(Business models that include rental are a key pillar of the circular economy. It is worth noting however that right now, startups using this business model are at a serious disadvantage due to not being able to use the Seed Enterprise Investment Scheme (SEIS) and the Enterprise Investment Scheme (EIS). These schemes help startups get access to investment from angel investors. Legislation that was not intended to catch them does so inadvertently because these business models did not exist when it was enacted.)
The refill revolution will continue to be propelled. From home products to beauty to food, we will obtain more of the goods we need (or want) without the plastic. Charrli and Refill Drop deliver eco-friendly products to your doorstep and collect the empties (like the milkman of days gone by) and Spruce has developed their own range of refillable non toxic cleaning products.
Recommerce has always been accepted and even “cool” when shopping for vintage clothes or for antiques but we will see it hit new and unexpected sectors. For example, in top end fashion, where it has always been considered damaging to the brand – Burberry admitted that it destroyed around £30 million worth of stock in a year to protect its brand. In that sector, as well as newer businesses such as Sign of the Times, we are now seeing established brands like Gucci delve into the world of recommerce, hopefully paving the way for others in this and other industries.
My hope is that Government will step up to support the companies leading the charge. On the consumer side, we know that price and convenience are key, and we have seen the success of the penalising 5p (soon to be 10p) carrier bag charge. But instead of penalising, what about incentivising consumers to buy from those companies investing heavily in doing things the right way? At the moment, companies operating just above the law will always win on price and for consumers who buy based on price (41% of the population according to a 2020 Research Insights Report from IBM), this will always be the divisive factor. But is the playing field level?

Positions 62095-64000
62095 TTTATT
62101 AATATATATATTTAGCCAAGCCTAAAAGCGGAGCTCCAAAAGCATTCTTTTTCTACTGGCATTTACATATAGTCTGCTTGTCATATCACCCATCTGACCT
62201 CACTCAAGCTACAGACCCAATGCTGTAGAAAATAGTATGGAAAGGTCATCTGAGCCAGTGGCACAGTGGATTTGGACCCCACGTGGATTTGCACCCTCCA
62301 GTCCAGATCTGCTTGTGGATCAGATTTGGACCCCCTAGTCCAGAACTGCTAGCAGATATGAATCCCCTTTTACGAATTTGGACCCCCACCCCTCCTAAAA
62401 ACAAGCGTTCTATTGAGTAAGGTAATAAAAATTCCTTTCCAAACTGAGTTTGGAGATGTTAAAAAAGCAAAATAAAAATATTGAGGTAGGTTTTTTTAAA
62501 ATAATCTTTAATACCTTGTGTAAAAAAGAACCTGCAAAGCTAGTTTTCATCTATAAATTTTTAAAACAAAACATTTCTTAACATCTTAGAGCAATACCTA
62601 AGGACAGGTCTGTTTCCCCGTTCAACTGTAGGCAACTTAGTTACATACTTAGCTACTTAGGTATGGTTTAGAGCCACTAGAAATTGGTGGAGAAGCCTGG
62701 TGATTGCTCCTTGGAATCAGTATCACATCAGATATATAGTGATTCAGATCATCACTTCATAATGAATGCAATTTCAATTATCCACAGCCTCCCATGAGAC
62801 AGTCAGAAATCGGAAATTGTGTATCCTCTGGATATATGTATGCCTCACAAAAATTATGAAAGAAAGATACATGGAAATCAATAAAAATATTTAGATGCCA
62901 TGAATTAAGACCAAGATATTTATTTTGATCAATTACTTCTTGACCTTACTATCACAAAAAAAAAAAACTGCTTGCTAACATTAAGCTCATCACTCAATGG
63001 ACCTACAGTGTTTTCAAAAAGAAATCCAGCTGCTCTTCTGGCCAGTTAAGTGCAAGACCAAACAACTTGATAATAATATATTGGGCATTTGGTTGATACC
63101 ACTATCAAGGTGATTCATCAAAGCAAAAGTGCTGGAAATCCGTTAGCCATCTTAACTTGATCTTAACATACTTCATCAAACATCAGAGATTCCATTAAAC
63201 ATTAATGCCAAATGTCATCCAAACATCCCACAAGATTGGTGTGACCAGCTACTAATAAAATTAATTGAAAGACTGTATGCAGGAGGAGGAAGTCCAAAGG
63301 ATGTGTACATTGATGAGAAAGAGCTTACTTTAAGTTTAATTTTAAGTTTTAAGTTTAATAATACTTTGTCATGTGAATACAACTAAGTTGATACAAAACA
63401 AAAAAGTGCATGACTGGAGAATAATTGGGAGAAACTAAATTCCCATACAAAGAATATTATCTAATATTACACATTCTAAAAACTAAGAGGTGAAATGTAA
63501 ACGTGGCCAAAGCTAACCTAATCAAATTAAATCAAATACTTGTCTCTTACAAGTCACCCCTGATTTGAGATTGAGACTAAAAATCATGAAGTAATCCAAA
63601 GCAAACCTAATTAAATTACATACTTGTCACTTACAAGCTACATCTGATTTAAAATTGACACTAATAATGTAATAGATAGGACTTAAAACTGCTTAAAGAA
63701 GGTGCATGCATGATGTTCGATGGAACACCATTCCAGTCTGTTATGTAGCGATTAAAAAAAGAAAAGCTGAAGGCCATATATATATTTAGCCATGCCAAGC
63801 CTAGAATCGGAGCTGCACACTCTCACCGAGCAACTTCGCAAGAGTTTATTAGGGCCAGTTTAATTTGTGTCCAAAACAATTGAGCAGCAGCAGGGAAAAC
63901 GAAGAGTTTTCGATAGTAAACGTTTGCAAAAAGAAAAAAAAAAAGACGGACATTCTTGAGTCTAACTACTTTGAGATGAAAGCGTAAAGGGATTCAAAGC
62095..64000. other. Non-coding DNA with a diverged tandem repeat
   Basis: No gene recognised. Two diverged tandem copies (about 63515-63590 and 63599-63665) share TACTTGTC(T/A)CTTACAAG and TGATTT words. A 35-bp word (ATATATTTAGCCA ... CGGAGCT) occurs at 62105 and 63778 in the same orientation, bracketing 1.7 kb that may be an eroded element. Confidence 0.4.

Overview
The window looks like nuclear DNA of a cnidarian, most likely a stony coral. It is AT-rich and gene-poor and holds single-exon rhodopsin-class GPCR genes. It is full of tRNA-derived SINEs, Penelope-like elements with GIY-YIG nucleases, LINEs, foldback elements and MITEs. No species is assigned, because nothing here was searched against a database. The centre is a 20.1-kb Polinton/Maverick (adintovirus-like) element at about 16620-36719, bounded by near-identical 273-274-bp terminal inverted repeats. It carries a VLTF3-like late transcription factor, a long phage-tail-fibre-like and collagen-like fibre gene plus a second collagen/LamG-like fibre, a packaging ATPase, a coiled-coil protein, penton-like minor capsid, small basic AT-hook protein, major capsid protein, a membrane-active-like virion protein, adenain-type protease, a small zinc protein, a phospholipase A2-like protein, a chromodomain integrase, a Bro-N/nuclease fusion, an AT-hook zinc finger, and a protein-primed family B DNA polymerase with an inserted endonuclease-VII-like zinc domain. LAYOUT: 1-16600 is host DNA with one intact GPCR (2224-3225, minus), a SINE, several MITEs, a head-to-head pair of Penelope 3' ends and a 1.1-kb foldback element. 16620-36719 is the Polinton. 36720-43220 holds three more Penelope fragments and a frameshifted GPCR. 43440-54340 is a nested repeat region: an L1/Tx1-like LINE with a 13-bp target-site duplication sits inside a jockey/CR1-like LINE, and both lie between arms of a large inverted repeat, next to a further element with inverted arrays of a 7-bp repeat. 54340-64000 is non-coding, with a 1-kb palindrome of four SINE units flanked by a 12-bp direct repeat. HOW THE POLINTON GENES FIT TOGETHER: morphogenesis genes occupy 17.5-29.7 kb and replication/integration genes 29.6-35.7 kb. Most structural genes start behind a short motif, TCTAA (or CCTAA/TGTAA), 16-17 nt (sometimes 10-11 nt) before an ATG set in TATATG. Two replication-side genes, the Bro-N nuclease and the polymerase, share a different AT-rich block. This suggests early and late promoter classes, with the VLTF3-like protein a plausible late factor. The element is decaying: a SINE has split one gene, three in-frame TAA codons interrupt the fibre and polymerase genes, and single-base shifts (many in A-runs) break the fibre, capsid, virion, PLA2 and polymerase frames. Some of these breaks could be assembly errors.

The UK is shuffling forward with environmental legislation; earlier this month, a decade was shaved off the deadline for manufacturers to stop selling new petrol and diesel cars (now 2030). Last month the ban on single use plastic straws came into force and next spring sees the plastic tax to penalise plastic manufacturers where the recycled content is less than 30%. These types of laws drive innovation and in respect of new plastic laws particularly, they help to propel the refill revolution.
As raw materials become more scarce, it is likely that we will see a new value in waste and some categories of waste being reclassified as assets. Waste tech is already established as an investable sector, with VCs providing significant backing to companies operating in this area, including Olio and Winnow. As the old saying goes, ‘one man’s trash is another man’s treasure’.